# c++ bitwise AND, expressing number literal

• 05-10-2010
rodrigorules
c++ bitwise AND, expressing number literal
lets say I have a string of characters, (I am sure they are all letters)

I want to make an is_uppercase function, thus my goal in this exercise is to check if the 5 bit is a 0 or not... (adding 32 to any uppercase gives me a lowercase)

Code:

```bool is_uppercase(std::string word) {         BOOST_FOREACH(char c, word)         {                 if(c & 32)                 {                         return false;                 }         }         return true; }```
The above code seems to work, though in this case I do not have to do any operations on the number.

but If i needed to use the ~ operator on the number 32 it would have messed me up by making the number negative...

Code:

``` if ( ~c | ~32) // yields incorrect result```
ive tried
Code:

` ~(32u)`
but it also leads me to -33 .. (which is wrong)

how would I express a number as 'unsigned' ?
• 05-10-2010
tabstop
I'm not sure what your question is, exactly. ~32 is bitwise flip, so instead of
00010000
you have
11101111. Or'ing that with ~c yields a number with 1's where either c or 32 had a zero, or to put it another way it gives ~(c & 32).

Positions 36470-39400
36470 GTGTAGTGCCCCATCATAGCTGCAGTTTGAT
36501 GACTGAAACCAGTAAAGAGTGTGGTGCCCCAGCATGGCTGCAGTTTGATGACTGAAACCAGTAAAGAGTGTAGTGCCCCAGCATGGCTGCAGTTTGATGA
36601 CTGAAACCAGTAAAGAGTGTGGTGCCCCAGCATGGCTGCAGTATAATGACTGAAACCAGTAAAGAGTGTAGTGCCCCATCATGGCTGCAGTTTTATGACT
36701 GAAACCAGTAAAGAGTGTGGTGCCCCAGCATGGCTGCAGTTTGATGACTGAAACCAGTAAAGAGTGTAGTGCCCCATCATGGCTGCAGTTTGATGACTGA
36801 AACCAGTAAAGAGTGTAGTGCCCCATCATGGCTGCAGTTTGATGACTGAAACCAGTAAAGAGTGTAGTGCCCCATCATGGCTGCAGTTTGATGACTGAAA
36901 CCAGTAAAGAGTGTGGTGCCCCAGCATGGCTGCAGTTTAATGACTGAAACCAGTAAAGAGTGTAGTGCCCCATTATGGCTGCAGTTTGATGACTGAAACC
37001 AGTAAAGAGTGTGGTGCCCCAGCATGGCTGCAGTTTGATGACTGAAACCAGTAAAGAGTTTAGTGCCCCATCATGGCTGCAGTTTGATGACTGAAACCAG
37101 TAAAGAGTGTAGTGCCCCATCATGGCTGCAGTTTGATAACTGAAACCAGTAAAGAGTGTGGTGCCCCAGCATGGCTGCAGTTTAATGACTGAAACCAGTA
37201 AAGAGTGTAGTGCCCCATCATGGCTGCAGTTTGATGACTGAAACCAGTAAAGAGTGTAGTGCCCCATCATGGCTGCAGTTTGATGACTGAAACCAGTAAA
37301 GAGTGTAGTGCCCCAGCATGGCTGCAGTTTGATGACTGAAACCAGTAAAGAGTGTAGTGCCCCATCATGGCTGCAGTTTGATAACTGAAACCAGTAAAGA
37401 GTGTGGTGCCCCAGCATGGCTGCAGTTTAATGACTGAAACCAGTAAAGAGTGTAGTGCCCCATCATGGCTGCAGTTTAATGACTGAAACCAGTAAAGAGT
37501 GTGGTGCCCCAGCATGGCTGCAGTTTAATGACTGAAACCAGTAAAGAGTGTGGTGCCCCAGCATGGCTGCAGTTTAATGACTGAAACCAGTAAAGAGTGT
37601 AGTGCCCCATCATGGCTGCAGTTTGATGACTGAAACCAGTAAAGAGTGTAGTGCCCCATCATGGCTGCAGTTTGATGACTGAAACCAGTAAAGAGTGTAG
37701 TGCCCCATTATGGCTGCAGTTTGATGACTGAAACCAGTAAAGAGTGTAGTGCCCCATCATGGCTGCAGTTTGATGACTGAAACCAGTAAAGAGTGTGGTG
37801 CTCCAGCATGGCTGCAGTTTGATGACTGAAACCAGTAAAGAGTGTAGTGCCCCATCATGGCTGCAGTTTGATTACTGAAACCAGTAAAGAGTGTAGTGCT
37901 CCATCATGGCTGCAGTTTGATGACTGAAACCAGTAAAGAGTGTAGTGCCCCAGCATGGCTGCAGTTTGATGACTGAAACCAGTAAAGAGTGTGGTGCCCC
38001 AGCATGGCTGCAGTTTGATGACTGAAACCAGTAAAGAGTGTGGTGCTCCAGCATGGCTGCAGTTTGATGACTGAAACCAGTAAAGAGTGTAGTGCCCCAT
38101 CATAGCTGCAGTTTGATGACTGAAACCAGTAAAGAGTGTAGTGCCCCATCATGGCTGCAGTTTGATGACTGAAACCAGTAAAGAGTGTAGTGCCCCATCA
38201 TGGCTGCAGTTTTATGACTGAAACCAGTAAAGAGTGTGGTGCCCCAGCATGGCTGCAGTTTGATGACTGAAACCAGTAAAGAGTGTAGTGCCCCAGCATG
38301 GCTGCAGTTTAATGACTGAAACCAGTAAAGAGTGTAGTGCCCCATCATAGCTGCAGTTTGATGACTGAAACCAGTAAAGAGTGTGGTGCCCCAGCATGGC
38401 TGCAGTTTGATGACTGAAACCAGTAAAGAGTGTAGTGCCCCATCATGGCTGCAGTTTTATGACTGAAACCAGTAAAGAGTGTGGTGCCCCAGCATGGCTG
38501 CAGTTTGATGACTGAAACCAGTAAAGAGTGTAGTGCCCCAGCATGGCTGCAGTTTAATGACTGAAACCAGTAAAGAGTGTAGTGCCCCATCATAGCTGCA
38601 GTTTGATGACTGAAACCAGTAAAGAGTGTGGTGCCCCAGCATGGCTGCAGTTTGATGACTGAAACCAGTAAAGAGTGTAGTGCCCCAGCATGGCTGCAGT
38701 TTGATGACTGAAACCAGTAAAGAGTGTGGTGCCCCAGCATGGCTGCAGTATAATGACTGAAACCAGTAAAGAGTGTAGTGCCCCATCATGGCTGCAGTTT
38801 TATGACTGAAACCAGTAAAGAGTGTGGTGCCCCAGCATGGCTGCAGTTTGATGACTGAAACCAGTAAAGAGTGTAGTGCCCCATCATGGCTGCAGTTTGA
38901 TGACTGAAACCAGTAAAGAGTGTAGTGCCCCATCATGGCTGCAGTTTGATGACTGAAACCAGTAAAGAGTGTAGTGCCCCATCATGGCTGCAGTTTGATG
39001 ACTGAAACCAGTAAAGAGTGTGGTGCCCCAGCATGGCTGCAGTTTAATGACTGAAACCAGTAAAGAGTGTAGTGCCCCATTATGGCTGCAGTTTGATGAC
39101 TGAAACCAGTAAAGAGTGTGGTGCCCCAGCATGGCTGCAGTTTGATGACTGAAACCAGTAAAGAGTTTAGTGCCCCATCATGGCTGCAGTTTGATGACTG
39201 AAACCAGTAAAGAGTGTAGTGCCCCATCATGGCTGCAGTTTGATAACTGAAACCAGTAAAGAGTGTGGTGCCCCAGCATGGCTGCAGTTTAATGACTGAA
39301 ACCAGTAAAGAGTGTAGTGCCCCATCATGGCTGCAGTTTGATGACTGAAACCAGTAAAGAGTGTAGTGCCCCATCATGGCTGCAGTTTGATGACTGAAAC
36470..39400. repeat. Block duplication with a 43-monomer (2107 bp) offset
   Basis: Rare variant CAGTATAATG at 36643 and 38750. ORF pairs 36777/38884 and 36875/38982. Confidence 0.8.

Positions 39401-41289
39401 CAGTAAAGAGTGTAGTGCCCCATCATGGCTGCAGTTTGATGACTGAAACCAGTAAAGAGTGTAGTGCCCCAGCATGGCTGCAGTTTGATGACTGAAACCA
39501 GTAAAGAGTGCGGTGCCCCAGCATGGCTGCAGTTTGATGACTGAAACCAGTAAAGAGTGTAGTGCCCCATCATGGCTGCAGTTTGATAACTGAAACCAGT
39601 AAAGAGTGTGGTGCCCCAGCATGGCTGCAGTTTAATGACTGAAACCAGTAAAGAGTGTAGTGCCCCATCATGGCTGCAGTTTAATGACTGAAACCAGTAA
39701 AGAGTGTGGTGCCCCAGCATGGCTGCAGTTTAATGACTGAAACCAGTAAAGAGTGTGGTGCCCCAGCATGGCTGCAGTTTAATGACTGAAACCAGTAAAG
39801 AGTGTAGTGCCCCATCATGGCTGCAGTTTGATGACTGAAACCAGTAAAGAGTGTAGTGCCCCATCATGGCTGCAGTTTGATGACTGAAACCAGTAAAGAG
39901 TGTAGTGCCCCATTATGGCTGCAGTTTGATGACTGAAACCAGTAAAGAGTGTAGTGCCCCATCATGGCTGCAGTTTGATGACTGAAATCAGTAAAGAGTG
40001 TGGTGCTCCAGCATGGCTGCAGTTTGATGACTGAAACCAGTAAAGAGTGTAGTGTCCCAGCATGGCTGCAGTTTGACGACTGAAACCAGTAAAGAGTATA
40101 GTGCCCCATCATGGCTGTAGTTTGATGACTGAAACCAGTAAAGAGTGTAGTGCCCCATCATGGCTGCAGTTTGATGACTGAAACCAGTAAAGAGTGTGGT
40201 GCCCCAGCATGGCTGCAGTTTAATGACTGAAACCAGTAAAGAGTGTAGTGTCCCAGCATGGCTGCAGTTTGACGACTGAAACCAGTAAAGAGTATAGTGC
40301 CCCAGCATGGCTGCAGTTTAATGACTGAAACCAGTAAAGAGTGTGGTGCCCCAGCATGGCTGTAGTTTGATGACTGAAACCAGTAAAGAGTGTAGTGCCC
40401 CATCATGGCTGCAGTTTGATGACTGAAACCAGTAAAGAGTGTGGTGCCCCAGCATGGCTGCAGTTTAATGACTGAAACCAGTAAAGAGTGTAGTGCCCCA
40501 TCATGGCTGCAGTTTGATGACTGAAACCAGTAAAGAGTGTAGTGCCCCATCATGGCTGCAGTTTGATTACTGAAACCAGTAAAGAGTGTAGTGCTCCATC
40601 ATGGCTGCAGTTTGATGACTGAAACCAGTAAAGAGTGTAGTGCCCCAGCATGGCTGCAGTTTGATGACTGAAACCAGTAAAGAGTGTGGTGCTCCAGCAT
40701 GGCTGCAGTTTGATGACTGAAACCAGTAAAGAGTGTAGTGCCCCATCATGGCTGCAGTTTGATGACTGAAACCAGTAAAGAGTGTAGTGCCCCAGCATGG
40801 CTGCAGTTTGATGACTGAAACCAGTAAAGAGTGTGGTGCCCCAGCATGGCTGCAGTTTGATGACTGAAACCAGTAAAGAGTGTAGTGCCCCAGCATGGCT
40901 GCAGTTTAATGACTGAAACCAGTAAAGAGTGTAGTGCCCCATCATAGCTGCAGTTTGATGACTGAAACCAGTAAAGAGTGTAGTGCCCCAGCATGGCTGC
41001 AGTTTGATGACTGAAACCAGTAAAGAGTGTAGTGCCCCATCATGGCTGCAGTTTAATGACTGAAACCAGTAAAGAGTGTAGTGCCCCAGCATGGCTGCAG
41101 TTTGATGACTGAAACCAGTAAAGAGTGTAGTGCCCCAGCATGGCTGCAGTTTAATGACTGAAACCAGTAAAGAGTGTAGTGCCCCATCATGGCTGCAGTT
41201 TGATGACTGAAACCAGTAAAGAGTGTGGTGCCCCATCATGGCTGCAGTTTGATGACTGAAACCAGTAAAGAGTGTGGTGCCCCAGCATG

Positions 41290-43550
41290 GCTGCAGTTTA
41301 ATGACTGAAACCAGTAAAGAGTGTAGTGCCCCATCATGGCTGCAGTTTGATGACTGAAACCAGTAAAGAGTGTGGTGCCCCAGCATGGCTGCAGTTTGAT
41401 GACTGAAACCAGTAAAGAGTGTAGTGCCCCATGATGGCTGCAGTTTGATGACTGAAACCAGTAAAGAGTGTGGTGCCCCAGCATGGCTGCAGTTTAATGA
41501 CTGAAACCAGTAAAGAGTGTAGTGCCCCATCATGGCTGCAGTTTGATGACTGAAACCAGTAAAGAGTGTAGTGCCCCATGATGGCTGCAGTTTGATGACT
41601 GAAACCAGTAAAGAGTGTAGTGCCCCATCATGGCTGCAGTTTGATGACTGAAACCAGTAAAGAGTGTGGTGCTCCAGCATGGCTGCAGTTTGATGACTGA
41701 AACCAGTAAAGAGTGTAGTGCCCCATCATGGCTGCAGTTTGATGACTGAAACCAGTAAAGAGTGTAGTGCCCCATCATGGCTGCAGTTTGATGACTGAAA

• 05-11-2010
iMalc
Quote:

Originally Posted by rodrigorules
but If i needed to use the ~ operator on the number 32 it would have messed me up by making the number negative...

Code:

```if ( ~c | ~32) // yields incorrect result```
ive tried
Code:

` ~(32u)`
but it also leads me to -33 .. (which is wrong)

No it doesn't. ~32u is the correct way to represent an unsigned number with the desired bits set.

if ( ~c | ~32) is the same as writing if (true) because or-ing a number with another number can only set additional bits, so you're guaranteed to get a non-zero result from the or-expression and hence a true condition overall.
What were you actually wanting that to do?
• 05-11-2010
prog-bman
Is the goal to learn how to check if a character is upper case or just to write a function to see if a string is all upper case.

If its the latter you can just use this:
isupper - C++ Reference
• 05-11-2010
iMalc
If you were trying to check for the other case then all you want to do is to negate the expression you had. Thus you could do:
Code:

`if (!(c & 32))`
Bitwise negating c would also work:
Code:

`if (~c & 32)`